Mulder, I.E., Schmidt, B., Lewis, M., Delday, M.I., Stokes, C.R., Bailey, M., Aminov, R.I., Gill, B.P., Pluske, J.R., Mayer, C-D. and Kelly, D.
||Background: Acquisition of the intestinal microbiota in early life corresponds with the development of the mucosal immune system. Recent work on caesarean-delivered infants revealed that early microbial composition is influenced by birthing method and environment. Furthermore, we have confirmed that early-life environment strongly influences both the adult gut microbiota and development of the gut immune system. Here, we address the impact of limiting microbial exposure after initial colonization on the development of adult gut immunity.
Methodology/Principal Findings: Piglets were born in indoor or outdoor rearing units, allowing natural colonization in the immediate period after birth, prior to transfer to high-health status isolators. Strikingly, gut closure and morphological development were strongly affected by isolator-rearing, independent of indoor or outdoor origins of piglets. Isolator-reared animals showed extensive vacuolation and disorganization of the gut epithelium, inferring that normal gut closure requires maturation factors present in maternal milk. Although morphological maturation and gut closure were delayed in isolator-reared animals, these hard-wired events occurred later in development. Type I IFN, IL-22, IL-23 and Th17 pathways were increased in indoor-isolator compared to outdoor-isolator animals during early life, indicating greater immune activation in pigs originating from indoor environments reflecting differences in the early microbiota. This difference was less apparent later in development due to enhanced immune activation and convergence of the microbiota in all isolator-reared animals. This correlated with elevation of Type I IFN pathways in both groups, although T cell pathways were still more affected in indoor-reared animals.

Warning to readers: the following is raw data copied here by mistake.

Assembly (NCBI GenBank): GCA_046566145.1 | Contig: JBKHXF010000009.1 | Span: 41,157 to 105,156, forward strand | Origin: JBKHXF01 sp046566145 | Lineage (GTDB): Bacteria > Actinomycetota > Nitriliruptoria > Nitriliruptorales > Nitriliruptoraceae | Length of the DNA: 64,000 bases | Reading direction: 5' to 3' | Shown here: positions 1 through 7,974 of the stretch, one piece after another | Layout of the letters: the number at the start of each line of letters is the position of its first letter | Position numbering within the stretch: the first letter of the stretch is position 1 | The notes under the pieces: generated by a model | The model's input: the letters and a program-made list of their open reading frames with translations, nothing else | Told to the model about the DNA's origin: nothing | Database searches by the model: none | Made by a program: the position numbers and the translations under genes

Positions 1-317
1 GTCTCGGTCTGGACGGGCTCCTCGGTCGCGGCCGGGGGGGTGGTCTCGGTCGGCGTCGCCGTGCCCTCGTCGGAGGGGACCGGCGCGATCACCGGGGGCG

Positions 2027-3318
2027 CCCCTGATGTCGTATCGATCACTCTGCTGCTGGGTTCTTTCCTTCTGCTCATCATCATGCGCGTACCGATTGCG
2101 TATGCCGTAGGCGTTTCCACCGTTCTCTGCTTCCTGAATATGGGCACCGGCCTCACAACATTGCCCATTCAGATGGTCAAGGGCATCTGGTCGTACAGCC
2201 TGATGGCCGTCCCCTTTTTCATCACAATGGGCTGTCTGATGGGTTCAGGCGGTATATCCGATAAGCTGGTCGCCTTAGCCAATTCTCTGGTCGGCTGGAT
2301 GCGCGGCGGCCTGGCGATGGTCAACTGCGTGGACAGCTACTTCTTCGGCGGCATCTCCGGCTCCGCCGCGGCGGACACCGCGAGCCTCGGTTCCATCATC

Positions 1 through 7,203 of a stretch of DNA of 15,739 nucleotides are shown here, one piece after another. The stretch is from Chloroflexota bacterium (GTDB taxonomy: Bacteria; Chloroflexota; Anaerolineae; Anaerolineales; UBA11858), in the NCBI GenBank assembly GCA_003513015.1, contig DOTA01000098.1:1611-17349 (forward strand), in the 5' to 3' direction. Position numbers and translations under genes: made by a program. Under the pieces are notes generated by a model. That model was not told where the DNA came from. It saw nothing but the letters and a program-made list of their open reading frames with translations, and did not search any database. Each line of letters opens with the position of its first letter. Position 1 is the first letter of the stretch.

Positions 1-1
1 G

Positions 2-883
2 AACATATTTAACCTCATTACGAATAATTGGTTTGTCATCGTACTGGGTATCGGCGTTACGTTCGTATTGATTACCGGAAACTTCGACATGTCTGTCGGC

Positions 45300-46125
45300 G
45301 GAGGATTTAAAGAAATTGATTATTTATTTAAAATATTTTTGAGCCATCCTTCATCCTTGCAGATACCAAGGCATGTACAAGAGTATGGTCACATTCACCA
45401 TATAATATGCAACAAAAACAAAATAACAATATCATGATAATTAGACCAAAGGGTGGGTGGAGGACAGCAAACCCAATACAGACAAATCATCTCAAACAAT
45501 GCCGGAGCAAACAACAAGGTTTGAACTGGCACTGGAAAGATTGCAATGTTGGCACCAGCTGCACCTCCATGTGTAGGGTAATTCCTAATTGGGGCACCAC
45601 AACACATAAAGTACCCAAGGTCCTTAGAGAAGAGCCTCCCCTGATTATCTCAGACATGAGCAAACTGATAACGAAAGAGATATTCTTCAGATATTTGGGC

Conclusions/Significance: Environmental factors, in particular microbial exposure, influence expression of a large number of immune-related genes. However, the homeostatic effects of microbial colonization in outdoor environments require sustained microbial exposure throughout development. Gut development in high-hygiene environments negatively impacts on normal succession of the gut microbiota and promotes innate immune activation which may impair immune homeostasis.